• In the calendar year to 27 May 2020 there have been 23 fatalities on the roads, compared to 22 in 2019 and 16 in 2018. Children (Under 16) and Young People (16 – 24) account for 9 of these fatalities.

 

1.6       Drugs (these figures are operational figures taken from PSNI Management Information System and should not be treated as official statistics)

 

  • Due to the impact of COVID-19 on working arrangements and data processing, the official drugs statistics report will not be published until Thursday 25 June 2020 at 9.30am.
  • There is a 14.0% (+915 crimes) increase in drugs offences this financial year to date. The majority of the increase is in relation to possession offences (+866 crimes, 15.2%).  There has been a steady increase in the number of possession offences over the past five years.

1.7                   Security Statistics (as per bulletin published on the PSNI website 15 May 2020)

 

During 1 April 2019 to 31 March 2020:

  • There was one security related death, compared to two in each of the previous two  years. There was an increase in the numbers of bombings and shootings compared to the previous year, however current levels are markedly lower than 10 years ago. The figures show an increase in the number of paramilitary style assaults and a reduction in paramilitary style shootings in 2019/20 compared to 2018/19.
  • There were 21 bombing incidents compared to 15 in the previous year. This increase follows three consecutive years in which there were decreases in the number of bombing incidents.
  • There were 40 shooting incidents, a small increase on the 38 shootings incidents in the previous year.
  • There were 13 casualties of paramilitary style shootings, compared to 19 in the previous year. This was the lowest number of such shootings since 2007/08, and is the third year in a row that the number of such attacks has fallen. Of the 13, 11 were carried out by republicans. All 13 casualties were aged 18 years or older.
  • There were 67 casualties of paramilitary style assaults, compared to 59 in the previous year. This is the highest number of such attacks since 2009/10 and a reversal of the small decline that was witnessed during 2017/18 and 2018/19. Loyalists were responsible for three out of every four assaults and of the 67 casualties, three were under 18 years old.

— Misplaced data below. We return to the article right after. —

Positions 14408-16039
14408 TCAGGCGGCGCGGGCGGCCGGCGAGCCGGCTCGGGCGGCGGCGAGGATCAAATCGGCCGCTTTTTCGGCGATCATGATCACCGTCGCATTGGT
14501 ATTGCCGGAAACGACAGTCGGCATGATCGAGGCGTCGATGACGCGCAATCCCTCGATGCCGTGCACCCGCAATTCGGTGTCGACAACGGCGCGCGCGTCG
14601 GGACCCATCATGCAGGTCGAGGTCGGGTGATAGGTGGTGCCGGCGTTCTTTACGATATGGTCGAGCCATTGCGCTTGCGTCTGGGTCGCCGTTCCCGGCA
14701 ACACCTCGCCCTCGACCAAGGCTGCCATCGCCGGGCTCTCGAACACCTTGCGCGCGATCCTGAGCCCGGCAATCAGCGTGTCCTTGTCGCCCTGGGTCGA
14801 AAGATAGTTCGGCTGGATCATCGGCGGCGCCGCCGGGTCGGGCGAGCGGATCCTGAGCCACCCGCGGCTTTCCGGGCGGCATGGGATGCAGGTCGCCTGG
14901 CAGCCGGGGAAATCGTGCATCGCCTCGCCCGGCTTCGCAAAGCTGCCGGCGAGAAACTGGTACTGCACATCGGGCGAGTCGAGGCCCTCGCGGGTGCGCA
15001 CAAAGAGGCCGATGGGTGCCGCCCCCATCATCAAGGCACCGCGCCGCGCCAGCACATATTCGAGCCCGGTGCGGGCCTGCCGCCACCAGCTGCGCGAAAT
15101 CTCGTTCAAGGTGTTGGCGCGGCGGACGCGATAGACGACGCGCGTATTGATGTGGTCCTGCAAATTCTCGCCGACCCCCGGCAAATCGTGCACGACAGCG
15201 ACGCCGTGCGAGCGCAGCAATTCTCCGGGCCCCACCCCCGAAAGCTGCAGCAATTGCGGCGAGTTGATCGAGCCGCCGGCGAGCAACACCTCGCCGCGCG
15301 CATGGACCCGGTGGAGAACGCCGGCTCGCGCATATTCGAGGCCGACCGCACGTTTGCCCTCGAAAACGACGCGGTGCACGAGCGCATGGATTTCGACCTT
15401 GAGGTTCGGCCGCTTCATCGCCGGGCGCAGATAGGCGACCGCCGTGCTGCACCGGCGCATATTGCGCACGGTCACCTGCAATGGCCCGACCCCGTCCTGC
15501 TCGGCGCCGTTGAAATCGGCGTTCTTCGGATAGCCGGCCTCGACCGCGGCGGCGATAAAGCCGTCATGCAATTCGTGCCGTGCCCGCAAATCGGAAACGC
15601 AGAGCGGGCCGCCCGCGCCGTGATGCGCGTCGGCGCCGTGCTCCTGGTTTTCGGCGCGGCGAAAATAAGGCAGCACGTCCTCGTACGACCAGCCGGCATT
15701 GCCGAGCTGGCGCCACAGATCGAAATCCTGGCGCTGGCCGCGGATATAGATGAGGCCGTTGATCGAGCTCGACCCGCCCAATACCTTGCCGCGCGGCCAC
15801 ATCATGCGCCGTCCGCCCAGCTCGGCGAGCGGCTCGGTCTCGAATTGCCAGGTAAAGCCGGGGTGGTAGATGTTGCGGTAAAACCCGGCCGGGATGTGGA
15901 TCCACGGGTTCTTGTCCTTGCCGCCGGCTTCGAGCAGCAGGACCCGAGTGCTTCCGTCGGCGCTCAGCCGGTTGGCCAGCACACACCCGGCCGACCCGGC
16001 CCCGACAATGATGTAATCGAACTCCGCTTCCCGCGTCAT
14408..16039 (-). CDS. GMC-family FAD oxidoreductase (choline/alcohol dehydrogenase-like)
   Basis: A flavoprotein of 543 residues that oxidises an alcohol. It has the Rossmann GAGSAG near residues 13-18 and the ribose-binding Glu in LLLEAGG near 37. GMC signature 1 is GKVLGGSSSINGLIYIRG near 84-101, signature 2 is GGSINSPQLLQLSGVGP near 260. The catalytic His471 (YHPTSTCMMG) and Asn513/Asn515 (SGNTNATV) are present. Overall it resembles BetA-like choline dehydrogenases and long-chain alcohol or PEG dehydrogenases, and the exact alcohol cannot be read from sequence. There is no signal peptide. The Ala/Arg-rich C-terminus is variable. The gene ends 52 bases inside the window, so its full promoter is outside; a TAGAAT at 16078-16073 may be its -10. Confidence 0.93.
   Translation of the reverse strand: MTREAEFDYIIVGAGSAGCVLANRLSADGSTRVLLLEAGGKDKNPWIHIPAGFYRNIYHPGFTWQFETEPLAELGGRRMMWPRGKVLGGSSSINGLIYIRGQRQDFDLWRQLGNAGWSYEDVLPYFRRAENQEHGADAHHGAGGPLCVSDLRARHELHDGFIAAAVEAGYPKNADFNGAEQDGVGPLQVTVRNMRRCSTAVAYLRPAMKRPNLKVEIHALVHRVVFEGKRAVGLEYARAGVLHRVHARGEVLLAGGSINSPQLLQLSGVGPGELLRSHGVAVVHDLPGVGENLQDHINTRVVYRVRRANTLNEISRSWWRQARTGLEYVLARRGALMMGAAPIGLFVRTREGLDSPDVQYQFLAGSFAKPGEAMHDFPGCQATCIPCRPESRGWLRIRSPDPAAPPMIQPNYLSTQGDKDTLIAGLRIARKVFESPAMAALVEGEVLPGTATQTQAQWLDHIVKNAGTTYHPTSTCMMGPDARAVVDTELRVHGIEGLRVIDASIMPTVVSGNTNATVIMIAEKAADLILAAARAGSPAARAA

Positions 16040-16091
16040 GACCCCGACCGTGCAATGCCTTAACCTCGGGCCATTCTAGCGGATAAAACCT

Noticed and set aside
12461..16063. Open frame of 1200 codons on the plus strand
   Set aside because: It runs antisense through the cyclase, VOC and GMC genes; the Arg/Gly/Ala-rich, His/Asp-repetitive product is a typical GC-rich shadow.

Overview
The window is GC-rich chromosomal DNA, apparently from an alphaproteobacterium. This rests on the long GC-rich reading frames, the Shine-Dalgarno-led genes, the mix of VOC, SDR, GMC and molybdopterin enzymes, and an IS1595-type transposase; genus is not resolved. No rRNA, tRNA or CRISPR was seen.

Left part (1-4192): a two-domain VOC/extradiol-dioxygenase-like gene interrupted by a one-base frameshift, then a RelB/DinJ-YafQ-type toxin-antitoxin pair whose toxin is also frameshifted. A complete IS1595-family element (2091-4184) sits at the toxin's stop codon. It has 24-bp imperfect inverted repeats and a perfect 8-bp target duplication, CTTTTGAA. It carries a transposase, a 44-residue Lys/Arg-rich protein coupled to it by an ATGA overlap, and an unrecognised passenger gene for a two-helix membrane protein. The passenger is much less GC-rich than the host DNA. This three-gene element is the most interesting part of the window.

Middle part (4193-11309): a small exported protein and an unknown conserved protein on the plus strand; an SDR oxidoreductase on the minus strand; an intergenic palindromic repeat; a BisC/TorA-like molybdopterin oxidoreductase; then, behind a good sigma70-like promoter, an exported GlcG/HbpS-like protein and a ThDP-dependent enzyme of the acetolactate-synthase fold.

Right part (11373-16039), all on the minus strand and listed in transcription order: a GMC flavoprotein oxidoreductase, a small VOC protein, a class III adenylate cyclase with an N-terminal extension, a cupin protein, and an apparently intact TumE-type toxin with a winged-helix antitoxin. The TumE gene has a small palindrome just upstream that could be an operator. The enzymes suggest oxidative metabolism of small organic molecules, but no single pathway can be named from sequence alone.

• There were 123 persons arrested under Section 41 of the Terrorism Act 2000, compared to 146 during the previous year. The number of persons subsequently charged was 15 compared to 16 in the previous year.

 

1.8.      Stop and Search Powers (as published on the PSNI website 19 February 2020)

 

During the 12 months between 1 April 2019 and 31 March 2020:

  • The number of persons stopped and searched/questioned fell for the fourth consecutive year. During this period 25,450 persons were stopped, 9% fewer than the previous year.
  • There was a decrease in the use of all legislative powers.
  • 9 of the 11 police Districts saw stop and search powers used less than the previous year.
  • 7% of stops resulted in an arrest. An additional 13% resulted in another form of outcome, e.g. Community Resolution Notice.
  • 65% of stops were conducted under the Misuse of Drugs Act (arrest rate 6%) and 13% of stops were conducted under PACE (arrest rate 20%).
  • 19% of stops were conducted under the Justice and Security Act Section 24and 4% under the Justice and Security Act Section 21 (with arrest rates of 1% for each power).
  • 13% (3,211) of those stopped were aged 17 and under. Of these, more than two out of every three (70%) were stopped and searched under the Misuse of Drugs Act.
  • 88% of those stopped were male, while 42% were aged 18 to 25.